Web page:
Batters stayed stuck in the deep freeze in the sport's offensive ice age during the first week of the new major league season, with scoring remaining near its lowest level in more than two decades.
There was an average of 8.34 runs per game through Sunday, according to STATS, down from 8.38 through the first eight days of last season and the second-lowest since 1992. Back in 2006, teams averaged 10.51 runs a game over a similar span.
"There is a noticeable decline in offensive production measured in a variety of different ways, and that is an issue that we're watching carefully," new baseball Commissioner Rob Manfred said Monday in Toronto.
Houston's Evan Gattis is 0 for 20 with 12 strikeouts. Boston's Mike Napoli was 0 for 18 before an eighth-inning single Sunday night.
"This game is about rhythm and being in there a lot," Napoli said. "I'm pretty sure that once everyone gets into rhythm it's going to be good times."
The .241 big league batting average is down from .246 in the first week last year and the second-lowest in 24 years, ahead of only 2012. Before hitters had a good day at the plate Sunday, the average was .236 — the lowest since 1972.
Home runs are up slightly to 1.81 from last year's 1.70, the smallest average since 1993.
"Pitching is so good now that it's just gotten tougher and tougher and tougher on these hitters," said Bruce Bochy, manager of the World Series champion San Francisco Giants. "The game's changed. The velocity on these pitchers has gone up quite a bit, particularly in the bullpen."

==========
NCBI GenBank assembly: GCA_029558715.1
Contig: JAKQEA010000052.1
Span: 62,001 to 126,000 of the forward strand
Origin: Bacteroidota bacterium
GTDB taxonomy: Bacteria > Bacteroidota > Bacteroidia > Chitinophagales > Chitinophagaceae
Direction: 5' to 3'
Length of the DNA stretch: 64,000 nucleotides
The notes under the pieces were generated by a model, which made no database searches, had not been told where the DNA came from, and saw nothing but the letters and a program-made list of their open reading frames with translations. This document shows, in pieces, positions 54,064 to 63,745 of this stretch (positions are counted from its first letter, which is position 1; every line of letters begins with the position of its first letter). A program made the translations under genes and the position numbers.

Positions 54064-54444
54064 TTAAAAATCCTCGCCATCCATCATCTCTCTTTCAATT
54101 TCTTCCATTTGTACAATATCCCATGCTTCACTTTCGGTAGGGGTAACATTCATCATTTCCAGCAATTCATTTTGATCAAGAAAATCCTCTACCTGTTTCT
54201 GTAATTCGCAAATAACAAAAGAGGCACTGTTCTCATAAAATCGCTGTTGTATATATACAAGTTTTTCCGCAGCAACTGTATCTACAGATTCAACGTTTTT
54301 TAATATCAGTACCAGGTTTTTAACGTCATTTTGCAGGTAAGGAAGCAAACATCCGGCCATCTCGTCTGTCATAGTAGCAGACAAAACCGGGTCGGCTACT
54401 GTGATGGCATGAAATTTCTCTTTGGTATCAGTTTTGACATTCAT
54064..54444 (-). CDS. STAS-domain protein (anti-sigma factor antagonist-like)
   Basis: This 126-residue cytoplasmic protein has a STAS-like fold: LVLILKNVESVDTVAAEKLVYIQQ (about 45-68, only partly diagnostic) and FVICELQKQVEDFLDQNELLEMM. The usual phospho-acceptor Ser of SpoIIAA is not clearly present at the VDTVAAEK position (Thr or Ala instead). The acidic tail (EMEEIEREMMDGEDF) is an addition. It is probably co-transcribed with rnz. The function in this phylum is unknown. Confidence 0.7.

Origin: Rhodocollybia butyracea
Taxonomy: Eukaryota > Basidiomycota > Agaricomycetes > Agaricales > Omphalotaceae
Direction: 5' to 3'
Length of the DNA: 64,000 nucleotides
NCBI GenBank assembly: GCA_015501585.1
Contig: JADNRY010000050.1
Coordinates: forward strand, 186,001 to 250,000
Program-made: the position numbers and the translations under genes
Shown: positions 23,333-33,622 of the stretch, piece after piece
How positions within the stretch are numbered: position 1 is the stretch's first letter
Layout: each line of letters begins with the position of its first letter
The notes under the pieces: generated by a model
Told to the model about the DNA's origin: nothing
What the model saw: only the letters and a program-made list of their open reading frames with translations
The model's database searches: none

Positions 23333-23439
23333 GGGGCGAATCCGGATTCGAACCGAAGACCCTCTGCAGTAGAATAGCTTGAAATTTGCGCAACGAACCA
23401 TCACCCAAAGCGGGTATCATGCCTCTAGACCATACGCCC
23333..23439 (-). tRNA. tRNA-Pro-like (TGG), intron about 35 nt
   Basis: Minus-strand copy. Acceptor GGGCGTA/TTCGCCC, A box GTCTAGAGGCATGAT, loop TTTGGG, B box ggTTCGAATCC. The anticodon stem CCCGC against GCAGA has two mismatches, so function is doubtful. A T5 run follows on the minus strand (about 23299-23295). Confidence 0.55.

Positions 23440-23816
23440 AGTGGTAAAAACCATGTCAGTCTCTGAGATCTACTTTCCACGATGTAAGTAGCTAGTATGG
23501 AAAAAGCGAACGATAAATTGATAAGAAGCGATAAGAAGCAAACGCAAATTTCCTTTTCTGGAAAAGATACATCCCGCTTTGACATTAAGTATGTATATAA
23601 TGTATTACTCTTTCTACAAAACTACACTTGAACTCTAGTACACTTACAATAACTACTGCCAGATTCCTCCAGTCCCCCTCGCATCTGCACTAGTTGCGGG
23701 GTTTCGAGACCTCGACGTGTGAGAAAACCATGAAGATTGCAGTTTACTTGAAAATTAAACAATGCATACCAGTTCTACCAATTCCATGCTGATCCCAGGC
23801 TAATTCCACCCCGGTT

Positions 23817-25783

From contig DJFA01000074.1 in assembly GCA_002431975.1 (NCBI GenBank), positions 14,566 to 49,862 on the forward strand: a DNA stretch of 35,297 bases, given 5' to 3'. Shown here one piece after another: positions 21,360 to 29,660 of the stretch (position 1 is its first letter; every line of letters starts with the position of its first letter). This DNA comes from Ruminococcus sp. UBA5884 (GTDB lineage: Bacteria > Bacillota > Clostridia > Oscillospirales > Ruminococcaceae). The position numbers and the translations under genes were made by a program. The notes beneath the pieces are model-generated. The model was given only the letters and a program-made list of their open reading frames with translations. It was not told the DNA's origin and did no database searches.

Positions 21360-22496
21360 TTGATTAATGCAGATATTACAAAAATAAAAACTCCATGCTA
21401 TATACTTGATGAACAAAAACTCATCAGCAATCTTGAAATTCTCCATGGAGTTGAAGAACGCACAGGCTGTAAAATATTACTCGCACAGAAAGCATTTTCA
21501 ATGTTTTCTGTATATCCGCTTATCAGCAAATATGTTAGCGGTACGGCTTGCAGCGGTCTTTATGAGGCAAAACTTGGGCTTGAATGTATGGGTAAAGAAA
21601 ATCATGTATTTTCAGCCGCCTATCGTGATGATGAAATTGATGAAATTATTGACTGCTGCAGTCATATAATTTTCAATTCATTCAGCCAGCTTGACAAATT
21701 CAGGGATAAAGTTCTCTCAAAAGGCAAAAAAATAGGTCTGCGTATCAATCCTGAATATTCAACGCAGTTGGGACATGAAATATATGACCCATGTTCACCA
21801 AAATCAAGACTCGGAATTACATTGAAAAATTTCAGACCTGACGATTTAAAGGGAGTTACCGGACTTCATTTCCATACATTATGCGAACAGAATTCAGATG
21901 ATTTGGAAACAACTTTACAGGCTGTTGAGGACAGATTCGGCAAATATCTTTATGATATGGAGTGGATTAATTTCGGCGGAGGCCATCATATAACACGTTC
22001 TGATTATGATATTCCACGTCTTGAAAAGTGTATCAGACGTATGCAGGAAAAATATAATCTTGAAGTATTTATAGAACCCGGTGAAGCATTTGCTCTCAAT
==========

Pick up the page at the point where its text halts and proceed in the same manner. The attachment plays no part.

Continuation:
There were shutouts on each of the first seven days of the season for the first time since 2002. The 20 total blankings equaled two years ago for the most over the first eight days since 1972, STATS said.
"People overanalyze everything," Oakland outfielder Josh Reddick said. "We're what, six games in right now? It's just nothing."
Still, sometimes early trends do hold up. Last year's final big league batting average of .251 was the lowest since 1972. Only 12 players had 100 or more RBIs, down from a record 59 in 1999.
"We've been monitoring the situation with respect to offense going back to last year," Manfred said. "We are in a mode where we feel we need additional data in order to make a good decision as to whether we have an aberration, a big correct or whether we have a trend that is going to need to be addressed in some way. Realistically, this is going to be a data-gathering year for us."
Texas slugger Prince Fielder points to the increase in pitchers' velocity. These days, miles per hour is scrutinized as much as ERA.
"You don't have too many guys just throwing 86, 88 no more," he said. "They're throwing 93, 95 with the same kind of movement as a guy throwing 86. You've got to tip your cap. Guys are good."
And it's not just power pitching. Throw in tougher testing for steroids and defensive shifts suggested by computer programs, and the sport looks far more like the era of Sandy Koufax, Don Drysdale and Bob Gibson in the 1960s than the big bopper days of Mark McGwire, Sammy Sosa and Barry Bonds in the late 1990s and early 2000s.
"I think a better drug-testing policy has something to do with it," Chicago Cubs manager Joe Maddon said. "Beyond all that I think it's all the advanced information, it just slants to pitching and defense. There's really nothing out there that helps a hitter right now."
Texas rookie manager Jeff Bannister says the onus is on batters to change their ways.
"Teams play shifts because hitters are unwilling to move the ball around the yard, hit the other way," he said. "Be a hitter. Put a foot down and be a hitter. Let slugging happen."
Miguel Montero, the Cubs' All-Star catcher, thought about his vantage point from behind the plate. At least he gets to appreciate the pitching prosperity.
"It's fun to catch those guys," he said. "I know hitting isn't' that fun."